Starting A major Research Project:

Using Genetic Lessons To Manage Prostate Cancer Treatments

Categories: Spring 2013
Dr. Catalona and his research collaborators are starting a major research project to learn more about how genetics affects the aggressive behavior and progression of prostate cancer. In the process, they also plan to learn more about who would benefit from active surveillance after diagnosis and who would not.
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Not all things that look alike behave alike. ©photo by Dan Oldfield

In the process, they also plan to learn more about who would benefit from active surveillance after diagnosis and who would not.

Because a large group of men across the United States have participated in active surveillance programs, detailed clinical records and data are available to show which men progressed to more advanced disease and which men did not.

This study will follow men who were diagnosed with seemingly low-grade, Gleason 6 cancer, and who enrolled in formalized active surveillance protocols. Initially, over 4000 of these men from at least 25 different institutional programs will be genotyped, the largest dataset analyzed to date.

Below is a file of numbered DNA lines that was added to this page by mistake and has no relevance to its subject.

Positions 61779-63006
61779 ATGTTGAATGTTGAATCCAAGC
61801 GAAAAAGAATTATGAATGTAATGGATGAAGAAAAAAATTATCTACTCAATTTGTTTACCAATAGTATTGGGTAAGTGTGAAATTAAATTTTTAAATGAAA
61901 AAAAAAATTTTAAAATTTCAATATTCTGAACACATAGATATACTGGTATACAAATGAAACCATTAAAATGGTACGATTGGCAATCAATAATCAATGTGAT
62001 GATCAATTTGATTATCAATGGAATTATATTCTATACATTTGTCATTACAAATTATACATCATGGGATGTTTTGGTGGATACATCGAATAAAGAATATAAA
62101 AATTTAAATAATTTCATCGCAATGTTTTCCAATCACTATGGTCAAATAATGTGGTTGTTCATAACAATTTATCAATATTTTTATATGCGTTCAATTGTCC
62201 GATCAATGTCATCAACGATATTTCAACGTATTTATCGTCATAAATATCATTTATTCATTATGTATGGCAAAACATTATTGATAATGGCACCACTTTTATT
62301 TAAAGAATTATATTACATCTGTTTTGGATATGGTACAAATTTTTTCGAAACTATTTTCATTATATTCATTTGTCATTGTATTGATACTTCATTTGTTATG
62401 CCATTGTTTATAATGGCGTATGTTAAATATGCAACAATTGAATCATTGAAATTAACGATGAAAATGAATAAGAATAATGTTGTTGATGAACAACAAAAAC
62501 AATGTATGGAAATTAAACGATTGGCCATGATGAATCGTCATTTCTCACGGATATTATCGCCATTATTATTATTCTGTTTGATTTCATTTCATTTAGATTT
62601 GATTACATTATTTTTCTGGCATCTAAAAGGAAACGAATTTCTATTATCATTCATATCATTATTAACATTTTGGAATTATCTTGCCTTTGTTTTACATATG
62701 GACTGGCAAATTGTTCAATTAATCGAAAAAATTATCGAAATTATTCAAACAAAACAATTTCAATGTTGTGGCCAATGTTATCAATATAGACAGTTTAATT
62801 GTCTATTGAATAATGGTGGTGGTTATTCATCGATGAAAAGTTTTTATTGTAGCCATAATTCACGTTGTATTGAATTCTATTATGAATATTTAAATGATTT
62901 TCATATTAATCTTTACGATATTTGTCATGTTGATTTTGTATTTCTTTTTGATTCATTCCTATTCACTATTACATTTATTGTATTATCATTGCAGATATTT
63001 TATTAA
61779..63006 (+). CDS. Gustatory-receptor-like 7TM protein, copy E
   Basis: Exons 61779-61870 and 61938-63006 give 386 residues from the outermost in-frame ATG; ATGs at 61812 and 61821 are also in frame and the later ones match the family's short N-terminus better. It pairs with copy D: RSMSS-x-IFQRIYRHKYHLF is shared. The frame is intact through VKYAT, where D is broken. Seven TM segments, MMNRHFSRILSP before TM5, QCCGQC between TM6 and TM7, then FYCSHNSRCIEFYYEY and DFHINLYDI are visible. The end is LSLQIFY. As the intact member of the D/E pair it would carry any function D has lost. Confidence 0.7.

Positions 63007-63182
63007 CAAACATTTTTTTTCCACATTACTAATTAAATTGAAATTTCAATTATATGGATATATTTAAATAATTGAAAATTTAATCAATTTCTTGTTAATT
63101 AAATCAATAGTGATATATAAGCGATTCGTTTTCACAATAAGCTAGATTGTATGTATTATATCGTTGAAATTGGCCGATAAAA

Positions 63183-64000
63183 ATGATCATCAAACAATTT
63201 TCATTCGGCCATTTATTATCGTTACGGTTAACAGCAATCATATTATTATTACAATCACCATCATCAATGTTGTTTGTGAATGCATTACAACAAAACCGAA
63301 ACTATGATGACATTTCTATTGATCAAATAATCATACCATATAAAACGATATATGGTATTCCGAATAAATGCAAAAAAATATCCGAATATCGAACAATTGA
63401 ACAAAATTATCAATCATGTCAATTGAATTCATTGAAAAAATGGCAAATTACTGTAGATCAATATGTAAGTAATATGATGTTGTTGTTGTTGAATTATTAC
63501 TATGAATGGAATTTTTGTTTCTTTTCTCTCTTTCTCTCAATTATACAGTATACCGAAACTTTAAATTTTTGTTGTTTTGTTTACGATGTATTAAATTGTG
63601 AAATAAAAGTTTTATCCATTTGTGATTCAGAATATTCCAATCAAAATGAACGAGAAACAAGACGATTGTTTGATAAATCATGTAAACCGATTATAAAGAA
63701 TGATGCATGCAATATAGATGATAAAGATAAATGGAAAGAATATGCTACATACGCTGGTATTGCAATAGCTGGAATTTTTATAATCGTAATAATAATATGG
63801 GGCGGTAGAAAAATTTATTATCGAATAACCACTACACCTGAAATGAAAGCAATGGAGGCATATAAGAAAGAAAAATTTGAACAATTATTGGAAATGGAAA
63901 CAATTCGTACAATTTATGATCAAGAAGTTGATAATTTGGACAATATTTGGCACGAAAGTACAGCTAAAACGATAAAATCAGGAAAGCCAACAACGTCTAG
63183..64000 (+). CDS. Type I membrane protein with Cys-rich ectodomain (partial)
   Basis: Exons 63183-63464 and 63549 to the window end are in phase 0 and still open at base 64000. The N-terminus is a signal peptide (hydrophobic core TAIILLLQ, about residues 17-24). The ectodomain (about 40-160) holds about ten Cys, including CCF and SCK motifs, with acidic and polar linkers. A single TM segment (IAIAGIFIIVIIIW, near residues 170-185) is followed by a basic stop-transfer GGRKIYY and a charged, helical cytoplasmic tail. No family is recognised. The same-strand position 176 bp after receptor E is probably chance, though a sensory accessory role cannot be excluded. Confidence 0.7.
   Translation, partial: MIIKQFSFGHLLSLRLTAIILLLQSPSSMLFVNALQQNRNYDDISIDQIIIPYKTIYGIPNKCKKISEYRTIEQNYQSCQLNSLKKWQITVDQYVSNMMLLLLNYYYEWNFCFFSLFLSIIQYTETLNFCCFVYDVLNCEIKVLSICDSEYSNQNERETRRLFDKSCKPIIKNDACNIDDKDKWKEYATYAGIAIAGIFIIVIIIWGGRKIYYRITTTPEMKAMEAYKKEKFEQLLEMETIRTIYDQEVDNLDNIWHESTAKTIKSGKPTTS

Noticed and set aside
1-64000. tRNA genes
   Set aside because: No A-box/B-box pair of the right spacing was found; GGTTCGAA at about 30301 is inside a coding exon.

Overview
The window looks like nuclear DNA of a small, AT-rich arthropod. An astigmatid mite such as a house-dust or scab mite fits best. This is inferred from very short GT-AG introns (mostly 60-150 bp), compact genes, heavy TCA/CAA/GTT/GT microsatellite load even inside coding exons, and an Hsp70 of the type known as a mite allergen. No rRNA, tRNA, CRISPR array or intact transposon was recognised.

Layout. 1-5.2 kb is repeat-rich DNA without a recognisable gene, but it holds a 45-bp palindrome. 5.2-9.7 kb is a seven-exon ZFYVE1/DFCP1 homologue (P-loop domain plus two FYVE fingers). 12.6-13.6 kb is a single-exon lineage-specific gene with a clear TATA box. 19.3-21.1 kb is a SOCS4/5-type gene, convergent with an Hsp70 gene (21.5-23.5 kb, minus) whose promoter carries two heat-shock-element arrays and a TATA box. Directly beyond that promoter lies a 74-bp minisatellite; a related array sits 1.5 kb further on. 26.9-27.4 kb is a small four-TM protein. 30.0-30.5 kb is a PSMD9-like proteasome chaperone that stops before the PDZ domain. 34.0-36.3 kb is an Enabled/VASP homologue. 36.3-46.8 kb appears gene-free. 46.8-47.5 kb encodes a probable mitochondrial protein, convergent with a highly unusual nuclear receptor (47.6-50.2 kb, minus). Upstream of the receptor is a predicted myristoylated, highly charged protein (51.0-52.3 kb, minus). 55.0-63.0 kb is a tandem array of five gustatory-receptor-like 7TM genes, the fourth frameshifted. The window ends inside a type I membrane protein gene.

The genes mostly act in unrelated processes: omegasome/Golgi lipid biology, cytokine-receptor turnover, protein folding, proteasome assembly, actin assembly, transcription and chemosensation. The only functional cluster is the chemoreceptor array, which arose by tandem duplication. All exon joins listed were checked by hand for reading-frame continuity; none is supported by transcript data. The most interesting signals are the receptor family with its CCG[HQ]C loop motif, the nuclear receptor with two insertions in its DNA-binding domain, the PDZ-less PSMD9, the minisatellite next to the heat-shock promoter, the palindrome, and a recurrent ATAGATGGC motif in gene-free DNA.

The genotypes will be compared between those men who continue to meet active surveillance criteria (low grade, low volume disease) and those who progress to increased grade and stage disease.

The initial portion of the study will be possible through philanthropic funds from NorthShore University (under the auspices of Co-investigator Brian Helfand, PhD, MD and Co-Leader Charles B. Brendler, MD); from Northwestern University and the Urological Research Foundation (under the auspices of Co-Leader William J. Catalona, MD and Coinvestigator Denise Scholtens); and from the University of California at San Francisco (under the auspices of Co-Leader John Witte, PhD).

Also, these researchers have submitted a grant to SPORE (Specialized Programs of Research Excellence from the National Cancer Institute) for support to expand the study to other Prostate Cancer SPORE and non-SPORE institutions with active surveillance programs and to confirm the findings of their initial research.

One long-term goal of the research is to develop practical, genetic-based biomarkers that can aid in the selection of appropriate candidates for active surveillance.

More broad goals are to gain new fundamental insights into the molecular pathways involved in the development and progression of prostate cancer, to develop new biomarkers for targeted screening and treatment decisions, and to identify possible new targets for drug treatment and for prevention of prostate cancer.

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